A blacklist (or black list) is a list or register of entities or people, for one reason or another, are being denied a particular privilege, service, mobility, access or recognition. As a verb, to blacklist can mean to deny someone work in a particular field, or to ostracize a person from a certain social circle.
Conversely, a whitelist is a list or compilation identifying entities that are accepted, recognized, or privileged.
The term blacklisting may be used in a pejorative sense, implying that a person has been prevented from having legitimate access to something due to inappropriate covert actions of those who control access. For example, a person being served with a restraining order for having threatened another person would not be considered a case of blacklisting. However, somebody who is fired for exposing poor working conditions in a particular company, and is subsequently systematically blocked from finding work in that industry, is described as having been inappropriately and often illegally blacklisted. Blacklisting can and has been accomplished informally by consensus of authority figures, and does not necessarily require a physical list or overt written record.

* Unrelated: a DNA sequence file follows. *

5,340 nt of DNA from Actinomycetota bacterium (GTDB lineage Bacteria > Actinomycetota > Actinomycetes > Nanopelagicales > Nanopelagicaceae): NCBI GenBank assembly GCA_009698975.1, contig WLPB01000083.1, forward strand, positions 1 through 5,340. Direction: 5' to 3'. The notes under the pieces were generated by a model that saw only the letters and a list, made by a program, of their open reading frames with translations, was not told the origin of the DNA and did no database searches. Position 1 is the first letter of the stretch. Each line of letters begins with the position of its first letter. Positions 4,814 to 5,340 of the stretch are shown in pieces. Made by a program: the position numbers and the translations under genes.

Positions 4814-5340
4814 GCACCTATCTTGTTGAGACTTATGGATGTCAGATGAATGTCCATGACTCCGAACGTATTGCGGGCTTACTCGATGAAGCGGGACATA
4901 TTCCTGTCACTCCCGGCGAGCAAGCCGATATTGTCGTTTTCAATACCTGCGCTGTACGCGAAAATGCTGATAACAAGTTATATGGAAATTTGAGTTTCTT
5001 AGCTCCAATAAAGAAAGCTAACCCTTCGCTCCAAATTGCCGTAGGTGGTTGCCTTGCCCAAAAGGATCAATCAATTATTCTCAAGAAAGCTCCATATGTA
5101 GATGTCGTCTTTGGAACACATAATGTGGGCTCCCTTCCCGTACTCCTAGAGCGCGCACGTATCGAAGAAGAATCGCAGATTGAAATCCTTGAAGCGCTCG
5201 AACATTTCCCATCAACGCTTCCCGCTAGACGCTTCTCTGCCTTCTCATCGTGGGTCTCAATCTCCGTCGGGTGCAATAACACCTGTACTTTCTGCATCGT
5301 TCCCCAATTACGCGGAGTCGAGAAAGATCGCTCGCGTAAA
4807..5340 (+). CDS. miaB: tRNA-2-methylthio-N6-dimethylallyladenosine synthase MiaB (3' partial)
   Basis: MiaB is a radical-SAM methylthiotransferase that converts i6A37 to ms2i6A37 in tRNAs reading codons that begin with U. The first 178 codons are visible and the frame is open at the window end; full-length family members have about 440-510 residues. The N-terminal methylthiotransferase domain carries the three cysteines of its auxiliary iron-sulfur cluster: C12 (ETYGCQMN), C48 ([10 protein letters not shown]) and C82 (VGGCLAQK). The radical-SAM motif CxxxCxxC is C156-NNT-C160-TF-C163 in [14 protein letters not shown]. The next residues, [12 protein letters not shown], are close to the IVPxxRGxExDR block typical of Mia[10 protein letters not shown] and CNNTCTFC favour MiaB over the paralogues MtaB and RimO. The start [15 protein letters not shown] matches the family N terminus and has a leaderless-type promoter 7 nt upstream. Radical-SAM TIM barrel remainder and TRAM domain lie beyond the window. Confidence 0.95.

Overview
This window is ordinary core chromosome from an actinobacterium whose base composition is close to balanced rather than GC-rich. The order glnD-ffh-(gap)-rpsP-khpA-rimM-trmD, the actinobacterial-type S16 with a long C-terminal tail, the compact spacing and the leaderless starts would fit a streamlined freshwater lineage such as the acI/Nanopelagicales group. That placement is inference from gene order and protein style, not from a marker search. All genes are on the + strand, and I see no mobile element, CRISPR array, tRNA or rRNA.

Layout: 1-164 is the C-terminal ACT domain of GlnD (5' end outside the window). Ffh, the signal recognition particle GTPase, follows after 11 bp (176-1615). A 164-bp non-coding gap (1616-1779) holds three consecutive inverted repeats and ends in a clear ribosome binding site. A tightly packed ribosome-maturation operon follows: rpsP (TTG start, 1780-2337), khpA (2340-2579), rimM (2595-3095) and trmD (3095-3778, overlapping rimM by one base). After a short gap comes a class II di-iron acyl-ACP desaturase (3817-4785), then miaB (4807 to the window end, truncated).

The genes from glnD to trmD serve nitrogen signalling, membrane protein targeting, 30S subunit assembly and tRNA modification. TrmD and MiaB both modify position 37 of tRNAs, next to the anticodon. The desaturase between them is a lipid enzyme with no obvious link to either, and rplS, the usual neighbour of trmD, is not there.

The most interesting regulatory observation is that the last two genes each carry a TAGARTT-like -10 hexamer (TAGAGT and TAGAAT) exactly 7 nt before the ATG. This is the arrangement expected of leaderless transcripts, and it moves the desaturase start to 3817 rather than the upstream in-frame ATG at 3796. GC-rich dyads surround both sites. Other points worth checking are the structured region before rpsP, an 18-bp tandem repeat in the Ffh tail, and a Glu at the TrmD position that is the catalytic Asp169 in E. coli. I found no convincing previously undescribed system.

Blacklisting can be formal or informal. In the employment setting, applicants who apply to numerous positions regardless of being qualified or not can soon be ignored during some or all subsequent applicant processes. This can be an informal choice made by one person or a shared formal response taken up by one office, and not an issue that would be described as blacklisting. In the past, blacklists of union members have been shared or circulated between multiple organizations to prevent hiring of employees who, rather than being incompetent, have been critical of management actions. People have been prevented from working for decades due to being on a blacklist; in some cases the information on the blacklist was false